LAUSD students will start their school year on August 18, but they won’t be heading back to physical classrooms. As California struggles against a dangerous coronavirus surge, superintendent Austin Beutner has confirmed that students will be sticking with online-only education for the time being.
Experts generally believe that most students learn better in a classroom setting and that the online education that LAUSD is currently able to provide may not result in the same level of learning advancement that could be achieved with in-person instruction. However, with the opening date just five weeks away and with pandemic conditions worsening, officials decided it was time to make the difficult call.
Beutner told the Los Angeles Times that he understands that keeping schools physically closed may cause problems for long-term education outcomes as well as for the daytime childcare needs of parents, but said that decision makers had to put public health concerns above all else.
“[W]hat we can’t do is turn our schools into some giant Petri dish and have irreparable health and life consequences for all of the school community,” he said.
District officials report that the financial burden of instituting robust health and safety protocols is beyond what the schools are currently able to afford. LAUSD was working on plans to reduce class sizes, provide physical distancing, and distribute face masks, but those measures are only one part of the response.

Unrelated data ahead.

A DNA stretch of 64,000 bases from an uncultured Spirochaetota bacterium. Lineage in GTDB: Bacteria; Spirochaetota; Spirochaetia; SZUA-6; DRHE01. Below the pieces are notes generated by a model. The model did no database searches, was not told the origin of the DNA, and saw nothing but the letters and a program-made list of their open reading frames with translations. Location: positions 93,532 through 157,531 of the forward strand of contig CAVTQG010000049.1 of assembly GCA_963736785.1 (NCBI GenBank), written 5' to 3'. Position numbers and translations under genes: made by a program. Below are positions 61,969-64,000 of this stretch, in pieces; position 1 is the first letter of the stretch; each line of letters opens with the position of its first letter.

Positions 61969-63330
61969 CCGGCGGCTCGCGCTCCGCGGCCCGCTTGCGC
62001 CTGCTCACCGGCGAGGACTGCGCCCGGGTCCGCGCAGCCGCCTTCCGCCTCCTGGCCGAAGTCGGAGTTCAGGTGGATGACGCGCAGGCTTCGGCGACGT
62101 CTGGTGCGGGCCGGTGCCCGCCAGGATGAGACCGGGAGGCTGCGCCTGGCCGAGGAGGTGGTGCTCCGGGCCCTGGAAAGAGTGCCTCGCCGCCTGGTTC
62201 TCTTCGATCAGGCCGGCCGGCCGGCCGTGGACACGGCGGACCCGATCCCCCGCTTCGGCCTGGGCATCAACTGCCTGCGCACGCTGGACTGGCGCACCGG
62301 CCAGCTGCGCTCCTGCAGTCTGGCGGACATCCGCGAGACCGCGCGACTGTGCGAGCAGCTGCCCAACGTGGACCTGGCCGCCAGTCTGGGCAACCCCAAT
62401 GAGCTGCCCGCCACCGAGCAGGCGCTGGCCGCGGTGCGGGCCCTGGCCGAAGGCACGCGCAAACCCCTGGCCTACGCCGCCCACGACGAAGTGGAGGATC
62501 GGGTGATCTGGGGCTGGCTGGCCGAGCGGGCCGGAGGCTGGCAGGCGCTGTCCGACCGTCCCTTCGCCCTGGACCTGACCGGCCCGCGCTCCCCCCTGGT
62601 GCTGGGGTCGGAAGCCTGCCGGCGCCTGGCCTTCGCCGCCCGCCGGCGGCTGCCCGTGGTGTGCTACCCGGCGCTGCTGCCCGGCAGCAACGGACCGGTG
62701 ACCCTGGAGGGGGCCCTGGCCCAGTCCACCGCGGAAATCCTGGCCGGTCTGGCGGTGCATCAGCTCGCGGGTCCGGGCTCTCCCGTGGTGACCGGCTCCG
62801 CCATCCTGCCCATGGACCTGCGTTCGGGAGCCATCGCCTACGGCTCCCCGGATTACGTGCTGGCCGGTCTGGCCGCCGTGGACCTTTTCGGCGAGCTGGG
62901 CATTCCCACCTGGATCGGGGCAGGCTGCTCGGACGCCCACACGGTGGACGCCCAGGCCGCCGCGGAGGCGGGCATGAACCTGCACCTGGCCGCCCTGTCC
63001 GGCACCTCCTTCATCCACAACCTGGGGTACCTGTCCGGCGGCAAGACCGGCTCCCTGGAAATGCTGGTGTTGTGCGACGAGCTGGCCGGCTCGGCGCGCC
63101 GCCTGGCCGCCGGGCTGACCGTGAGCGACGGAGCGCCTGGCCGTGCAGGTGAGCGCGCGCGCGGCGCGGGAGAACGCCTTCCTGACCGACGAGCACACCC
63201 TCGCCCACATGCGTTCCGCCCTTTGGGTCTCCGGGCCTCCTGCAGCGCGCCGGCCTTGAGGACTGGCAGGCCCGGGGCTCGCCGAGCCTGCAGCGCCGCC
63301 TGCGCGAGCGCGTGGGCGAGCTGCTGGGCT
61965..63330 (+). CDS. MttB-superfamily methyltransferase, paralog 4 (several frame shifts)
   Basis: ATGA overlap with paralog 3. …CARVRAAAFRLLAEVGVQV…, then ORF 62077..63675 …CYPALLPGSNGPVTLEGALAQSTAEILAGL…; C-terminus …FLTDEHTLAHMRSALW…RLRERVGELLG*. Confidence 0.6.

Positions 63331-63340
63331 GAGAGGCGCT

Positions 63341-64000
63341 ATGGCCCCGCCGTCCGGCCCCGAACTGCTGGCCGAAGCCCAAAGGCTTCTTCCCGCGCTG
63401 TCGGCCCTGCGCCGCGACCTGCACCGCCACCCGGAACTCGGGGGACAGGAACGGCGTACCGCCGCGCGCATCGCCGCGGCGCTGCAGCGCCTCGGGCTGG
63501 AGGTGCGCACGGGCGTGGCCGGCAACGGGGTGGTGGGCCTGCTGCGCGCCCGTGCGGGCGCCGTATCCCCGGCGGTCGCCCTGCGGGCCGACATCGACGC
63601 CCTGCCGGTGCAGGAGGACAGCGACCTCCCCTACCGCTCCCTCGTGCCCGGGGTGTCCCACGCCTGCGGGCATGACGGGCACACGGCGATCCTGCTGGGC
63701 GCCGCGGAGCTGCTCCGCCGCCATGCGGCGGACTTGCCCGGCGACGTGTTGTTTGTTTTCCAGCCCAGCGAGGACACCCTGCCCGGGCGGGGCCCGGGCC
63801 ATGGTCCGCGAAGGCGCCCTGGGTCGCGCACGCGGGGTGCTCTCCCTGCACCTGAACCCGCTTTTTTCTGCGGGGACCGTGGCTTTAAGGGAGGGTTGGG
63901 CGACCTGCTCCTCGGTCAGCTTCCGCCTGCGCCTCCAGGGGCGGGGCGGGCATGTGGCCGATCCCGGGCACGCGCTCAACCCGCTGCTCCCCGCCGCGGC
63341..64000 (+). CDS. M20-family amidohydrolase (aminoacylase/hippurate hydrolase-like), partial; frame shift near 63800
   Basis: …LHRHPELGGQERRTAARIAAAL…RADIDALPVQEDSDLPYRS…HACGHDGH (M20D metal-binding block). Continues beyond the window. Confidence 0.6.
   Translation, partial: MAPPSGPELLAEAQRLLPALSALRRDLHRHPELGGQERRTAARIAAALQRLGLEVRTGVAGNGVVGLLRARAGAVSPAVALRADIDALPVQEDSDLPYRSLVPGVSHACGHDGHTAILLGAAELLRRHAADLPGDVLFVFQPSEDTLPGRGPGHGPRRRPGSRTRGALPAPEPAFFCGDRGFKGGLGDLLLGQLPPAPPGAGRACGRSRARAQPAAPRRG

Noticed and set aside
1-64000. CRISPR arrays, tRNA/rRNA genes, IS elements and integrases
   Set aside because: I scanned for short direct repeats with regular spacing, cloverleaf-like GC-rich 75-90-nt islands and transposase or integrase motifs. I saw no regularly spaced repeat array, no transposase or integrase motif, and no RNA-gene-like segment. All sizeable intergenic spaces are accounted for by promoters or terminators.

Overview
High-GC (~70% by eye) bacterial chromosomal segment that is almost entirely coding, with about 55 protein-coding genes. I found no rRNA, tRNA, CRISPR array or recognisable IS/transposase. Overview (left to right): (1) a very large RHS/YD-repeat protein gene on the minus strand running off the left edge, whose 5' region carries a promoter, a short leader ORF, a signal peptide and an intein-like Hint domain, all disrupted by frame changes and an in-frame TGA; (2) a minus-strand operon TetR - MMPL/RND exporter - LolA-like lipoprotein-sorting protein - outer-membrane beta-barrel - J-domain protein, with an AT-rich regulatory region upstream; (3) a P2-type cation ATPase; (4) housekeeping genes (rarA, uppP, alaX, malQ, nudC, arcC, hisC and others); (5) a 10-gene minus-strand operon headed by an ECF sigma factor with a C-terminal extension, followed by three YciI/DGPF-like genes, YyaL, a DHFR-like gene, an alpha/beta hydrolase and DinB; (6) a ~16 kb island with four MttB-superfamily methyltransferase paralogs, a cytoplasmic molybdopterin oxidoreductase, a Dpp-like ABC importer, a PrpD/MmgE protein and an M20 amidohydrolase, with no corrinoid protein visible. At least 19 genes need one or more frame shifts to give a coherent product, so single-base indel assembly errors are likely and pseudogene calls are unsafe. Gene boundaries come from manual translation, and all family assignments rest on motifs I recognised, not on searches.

Offering regular testing and contact tracing for students, teachers, and staff—seen as a key element of keeping schools from becoming loci of new outbreaks that could quickly spread into the larger community—would cost an estimated $300 per person, per year, Beutner told the Times. The district has over 500,000 students and 75,000 employees, adding up to an additional $172,300,000 for the already-strapped district to cover.
The Department of Education has threatened to withhold any federal money from schools that don’t return to standard in-person schooling for the fall (though some have noted that actually withholding those funds might require an act of Congress, rather than unilateral executive action) but it remains unclear what, if any, additional financial resources would be made available to offset the costs associated with reopening.
Nonetheless, Beutner told the Times he hopes that federal and state funds make it possible to get LAUSD students back into classrooms at some point soon.
“The dollars pale in comparison to the importance schools will play in reopening what was the fifth-largest economy in the world.”